The Anything But Ordinary Day


Today started out like most ordinary Fridays, with me peering through half closed eyes at the clock to check the time, then realizing its almost seven and feeling like I’m wasting the day away.  I stumbled to the bathroom and on to the kitchen for coffee.  Thursday is my Friday, so today I allowed myself to sleep late (for me) and take my time getting the day started.

Most Friday’s I do errands and this day would be no exception.  As I journeyed to town, I took the time to thank God for the beauty all around me and to ask for His mercy throughout the day.  I thanked Him for loving me and loved on Him as I enjoyed the view and the drive.  I felt such peace and such a spirit of gratitude enveloped me.  I determined in my heart that nothing would take that perfect peace away today.

I thought of a quote I had read this morning that said something about how we could be standing right next to someone who is completely broken and never even know it.  I would approach others with this thought in mind and show love.

As I drove on, I didn’t sense any agitation over other drivers or traffic.  I had a busy day ahead and many things to do, but I turned up “The Message”, sung along and resolved to do each errand without rushing and with patience and kindness.

Part of my list today included picking up some of my granddaughter’s medications.  This can be a test in and of itself because often they aren’t ready, doctor hasn’t approved yet, they require a specialty pharmacy or a compound pharmacy (all things I would have never known about until Cali).   I called the farthest pharmacy away (the compound pharmacy) and although that one wasn’t ready yet, they said they would text me when it was.  My first actual stop was another pharmacy.  The prescriptions weren’t quite ready here either, but they told me to come in and by the time I got to the counter, they would have them.  They weren’t all covered by insurance, but the cashier offered to find a coupon that saved me $20.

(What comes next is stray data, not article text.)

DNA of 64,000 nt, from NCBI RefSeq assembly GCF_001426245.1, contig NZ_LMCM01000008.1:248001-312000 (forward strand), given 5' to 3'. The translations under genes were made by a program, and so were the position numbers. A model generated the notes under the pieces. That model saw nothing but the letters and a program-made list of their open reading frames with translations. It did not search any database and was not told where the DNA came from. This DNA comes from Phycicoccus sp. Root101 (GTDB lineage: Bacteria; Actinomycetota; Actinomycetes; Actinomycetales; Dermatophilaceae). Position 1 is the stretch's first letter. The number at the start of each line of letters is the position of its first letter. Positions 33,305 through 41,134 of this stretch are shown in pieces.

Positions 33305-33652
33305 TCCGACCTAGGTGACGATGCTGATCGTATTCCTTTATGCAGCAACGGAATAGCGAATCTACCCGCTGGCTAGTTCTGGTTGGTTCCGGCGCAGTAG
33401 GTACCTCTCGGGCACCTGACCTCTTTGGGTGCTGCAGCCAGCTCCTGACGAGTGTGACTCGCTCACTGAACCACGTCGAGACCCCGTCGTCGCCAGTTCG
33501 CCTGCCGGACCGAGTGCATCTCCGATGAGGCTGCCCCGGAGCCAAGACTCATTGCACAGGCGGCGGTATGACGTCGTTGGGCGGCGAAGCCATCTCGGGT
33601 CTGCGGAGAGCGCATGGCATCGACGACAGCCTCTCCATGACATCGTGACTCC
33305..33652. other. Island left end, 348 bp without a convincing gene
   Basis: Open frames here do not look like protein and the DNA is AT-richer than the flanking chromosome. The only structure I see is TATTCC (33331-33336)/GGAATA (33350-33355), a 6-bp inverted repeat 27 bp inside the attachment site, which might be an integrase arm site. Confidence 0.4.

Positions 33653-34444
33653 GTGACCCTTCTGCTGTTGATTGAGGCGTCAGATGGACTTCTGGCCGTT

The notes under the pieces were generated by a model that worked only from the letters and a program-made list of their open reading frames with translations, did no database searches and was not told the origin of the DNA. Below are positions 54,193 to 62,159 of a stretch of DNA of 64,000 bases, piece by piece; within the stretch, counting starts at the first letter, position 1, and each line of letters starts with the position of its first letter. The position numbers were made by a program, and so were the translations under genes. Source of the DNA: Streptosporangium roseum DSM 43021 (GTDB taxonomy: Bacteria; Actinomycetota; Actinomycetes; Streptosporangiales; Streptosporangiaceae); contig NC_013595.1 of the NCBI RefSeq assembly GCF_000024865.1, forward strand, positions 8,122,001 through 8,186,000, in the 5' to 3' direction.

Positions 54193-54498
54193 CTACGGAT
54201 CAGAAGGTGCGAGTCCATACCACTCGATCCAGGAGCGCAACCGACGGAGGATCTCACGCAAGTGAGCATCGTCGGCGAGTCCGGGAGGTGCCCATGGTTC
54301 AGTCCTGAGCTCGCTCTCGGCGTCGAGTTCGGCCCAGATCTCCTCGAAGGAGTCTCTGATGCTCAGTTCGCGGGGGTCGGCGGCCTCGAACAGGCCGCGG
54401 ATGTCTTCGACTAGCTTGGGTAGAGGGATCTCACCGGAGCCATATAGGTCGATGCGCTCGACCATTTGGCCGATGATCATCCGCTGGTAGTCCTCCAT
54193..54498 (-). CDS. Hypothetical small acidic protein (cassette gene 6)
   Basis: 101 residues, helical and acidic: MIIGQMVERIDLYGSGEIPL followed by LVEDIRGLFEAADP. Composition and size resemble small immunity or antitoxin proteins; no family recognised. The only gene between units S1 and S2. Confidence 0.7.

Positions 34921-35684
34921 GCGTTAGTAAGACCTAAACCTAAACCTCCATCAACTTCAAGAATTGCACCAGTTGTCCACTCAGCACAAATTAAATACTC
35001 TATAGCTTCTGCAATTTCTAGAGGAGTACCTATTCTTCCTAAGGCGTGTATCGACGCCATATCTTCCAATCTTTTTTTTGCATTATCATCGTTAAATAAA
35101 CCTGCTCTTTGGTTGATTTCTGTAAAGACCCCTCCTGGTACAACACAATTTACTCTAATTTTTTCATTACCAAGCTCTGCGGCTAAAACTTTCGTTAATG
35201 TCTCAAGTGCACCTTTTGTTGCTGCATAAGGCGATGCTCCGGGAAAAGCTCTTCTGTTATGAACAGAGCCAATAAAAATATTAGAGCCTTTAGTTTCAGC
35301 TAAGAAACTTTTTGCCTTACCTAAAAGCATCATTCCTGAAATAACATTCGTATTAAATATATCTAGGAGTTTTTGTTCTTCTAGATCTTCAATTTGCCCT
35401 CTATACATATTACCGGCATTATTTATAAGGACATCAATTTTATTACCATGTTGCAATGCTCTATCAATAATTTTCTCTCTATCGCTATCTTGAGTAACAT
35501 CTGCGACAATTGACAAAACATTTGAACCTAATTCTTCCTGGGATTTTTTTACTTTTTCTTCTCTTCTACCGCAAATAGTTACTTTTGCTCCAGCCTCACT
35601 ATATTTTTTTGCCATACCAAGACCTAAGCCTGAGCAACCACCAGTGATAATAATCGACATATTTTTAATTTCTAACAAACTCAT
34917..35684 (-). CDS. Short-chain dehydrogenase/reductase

One of these meds needed to be refrigerated, so I bought an inexpensive cooler and ice and was on my way to grab lunch.  My hubby’s business needs required my next two stops and I found what I needed without delay and readied myself to kill time waiting on the other prescription.  But, I got a text hours earlier than anticipated and proceeded to the other place, where everything was ready.

I went on about my day and every single conversation and experience was a pleasure.  Traffic seemed to be waiting to give me the best spot in line; everyone was kind and helpful and returned my smiles.  At my last stop, I talked to lady who was busily stocking shelves and she gave me a much appreciated compliment and then at the checkout I got to hear a story about a man who is helping build homes in earthquake devastated countries.

I left there with a grin on my face and the realization that today had been an extraordinarily good day; a day filled with peace and laughter.    Many days are filled with impatience and agitation.  Some “errand Fridays” I complain about traffic, rude people, long lines and anything else I can think of.  Today, I didn’t!

Yes, I know that all days aren’t amazing and bad things happen, and we are faced with trials and troubles.   However, I also know that how you approach your day makes a big difference in the outcome.  Oh, the problems are going to show up.    It’s how we deal with them that matters.